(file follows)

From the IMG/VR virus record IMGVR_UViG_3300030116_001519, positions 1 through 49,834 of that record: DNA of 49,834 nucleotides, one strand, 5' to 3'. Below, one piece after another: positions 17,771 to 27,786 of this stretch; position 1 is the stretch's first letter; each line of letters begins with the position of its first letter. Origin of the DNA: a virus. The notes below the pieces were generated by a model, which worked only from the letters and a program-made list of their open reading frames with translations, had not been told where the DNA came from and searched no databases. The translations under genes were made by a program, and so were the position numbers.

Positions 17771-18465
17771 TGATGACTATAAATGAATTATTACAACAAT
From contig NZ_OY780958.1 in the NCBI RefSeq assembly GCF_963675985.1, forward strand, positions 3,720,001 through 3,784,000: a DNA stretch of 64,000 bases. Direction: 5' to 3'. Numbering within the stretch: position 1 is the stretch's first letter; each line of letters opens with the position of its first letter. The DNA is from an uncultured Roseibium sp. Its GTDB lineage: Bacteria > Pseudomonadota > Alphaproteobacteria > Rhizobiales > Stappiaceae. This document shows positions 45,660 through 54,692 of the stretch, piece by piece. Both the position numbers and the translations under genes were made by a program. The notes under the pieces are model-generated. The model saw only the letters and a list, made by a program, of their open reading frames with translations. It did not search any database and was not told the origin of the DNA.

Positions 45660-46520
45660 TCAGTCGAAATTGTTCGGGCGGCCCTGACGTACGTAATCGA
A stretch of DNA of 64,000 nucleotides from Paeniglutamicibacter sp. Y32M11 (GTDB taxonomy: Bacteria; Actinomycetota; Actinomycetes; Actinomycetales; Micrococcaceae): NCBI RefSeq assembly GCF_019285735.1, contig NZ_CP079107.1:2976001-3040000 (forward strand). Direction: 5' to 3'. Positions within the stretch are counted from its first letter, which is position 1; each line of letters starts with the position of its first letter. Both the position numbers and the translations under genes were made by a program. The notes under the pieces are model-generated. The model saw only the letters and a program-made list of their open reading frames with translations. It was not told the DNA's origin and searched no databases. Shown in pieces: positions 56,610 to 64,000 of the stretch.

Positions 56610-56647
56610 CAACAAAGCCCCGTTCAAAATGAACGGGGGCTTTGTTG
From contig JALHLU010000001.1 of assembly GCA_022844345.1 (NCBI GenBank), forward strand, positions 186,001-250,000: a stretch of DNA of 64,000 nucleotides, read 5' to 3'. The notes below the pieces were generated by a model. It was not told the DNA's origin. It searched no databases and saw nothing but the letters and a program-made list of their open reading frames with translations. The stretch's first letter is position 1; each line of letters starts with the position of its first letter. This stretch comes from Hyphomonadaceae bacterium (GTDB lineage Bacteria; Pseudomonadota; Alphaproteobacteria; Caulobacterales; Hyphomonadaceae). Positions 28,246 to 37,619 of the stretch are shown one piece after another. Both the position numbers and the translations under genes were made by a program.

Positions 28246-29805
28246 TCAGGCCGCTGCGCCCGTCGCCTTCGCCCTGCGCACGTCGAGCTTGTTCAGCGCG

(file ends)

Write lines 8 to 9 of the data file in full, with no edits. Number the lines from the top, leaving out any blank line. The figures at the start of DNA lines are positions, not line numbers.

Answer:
Positions 56610-56647
56610 CAACAAAGCCCCGTTCAAAATGAACGGGGGCTTTGTTG